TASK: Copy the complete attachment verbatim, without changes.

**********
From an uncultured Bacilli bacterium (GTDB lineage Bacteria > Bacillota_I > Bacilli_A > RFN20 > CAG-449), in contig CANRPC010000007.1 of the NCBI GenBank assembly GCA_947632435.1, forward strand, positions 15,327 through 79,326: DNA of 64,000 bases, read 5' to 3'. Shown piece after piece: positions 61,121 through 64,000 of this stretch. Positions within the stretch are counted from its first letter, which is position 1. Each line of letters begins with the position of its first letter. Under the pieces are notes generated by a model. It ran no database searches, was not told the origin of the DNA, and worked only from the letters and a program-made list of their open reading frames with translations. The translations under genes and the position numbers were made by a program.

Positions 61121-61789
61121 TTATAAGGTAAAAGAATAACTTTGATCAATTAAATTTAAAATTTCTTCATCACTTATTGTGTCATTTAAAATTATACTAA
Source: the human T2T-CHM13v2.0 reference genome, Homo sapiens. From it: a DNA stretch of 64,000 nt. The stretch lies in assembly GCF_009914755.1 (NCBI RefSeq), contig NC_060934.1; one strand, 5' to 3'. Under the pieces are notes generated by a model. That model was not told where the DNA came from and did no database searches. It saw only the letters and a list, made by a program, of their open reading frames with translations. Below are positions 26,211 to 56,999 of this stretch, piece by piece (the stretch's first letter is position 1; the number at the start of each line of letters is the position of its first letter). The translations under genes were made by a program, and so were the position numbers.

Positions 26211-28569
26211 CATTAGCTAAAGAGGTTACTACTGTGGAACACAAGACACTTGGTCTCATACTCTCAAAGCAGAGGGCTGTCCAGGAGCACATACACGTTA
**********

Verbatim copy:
From an uncultured Bacilli bacterium (GTDB lineage Bacteria > Bacillota_I > Bacilli_A > RFN20 > CAG-449), in contig CANRPC010000007.1 of the NCBI GenBank assembly GCA_947632435.1, forward strand, positions 15,327 through 79,326: DNA of 64,000 bases, read 5' to 3'. Shown piece after piece: positions 61,121 through 64,000 of this stretch. Positions within the stretch are counted from its first letter, which is position 1. Each line of letters begins with the position of its first letter. Under the pieces are notes generated by a model. It ran no database searches, was not told the origin of the DNA, and worked only from the letters and a program-made list of their open reading frames with translations. The translations under genes and the position numbers were made by a program.

Positions 61121-61789
61121 TTATAAGGTAAAAGAATAACTTTGATCAATTAAATTTAAAATTTCTTCATCACTTATTGTGTCATTTAAAATTATACTAA
Source: the human T2T-CHM13v2.0 reference genome, Homo sapiens. From it: a DNA stretch of 64,000 nt. The stretch lies in assembly GCF_009914755.1 (NCBI RefSeq), contig NC_060934.1; one strand, 5' to 3'. Under the pieces are notes generated by a model. That model was not told where the DNA came from and did no database searches. It saw only the letters and a list, made by a program, of their open reading frames with translations. Below are positions 26,211 to 56,999 of this stretch, piece by piece (the stretch's first letter is position 1; the number at the start of each line of letters is the position of its first letter). The translations under genes were made by a program, and so were the position numbers.

Positions 26211-28569
26211 CATTAGCTAAAGAGGTTACTACTGTGGAACACAAGACACTTGGTCTCATACTCTCAAAGCAGAGGGCTGTCCAGGAGCACATACACGTTA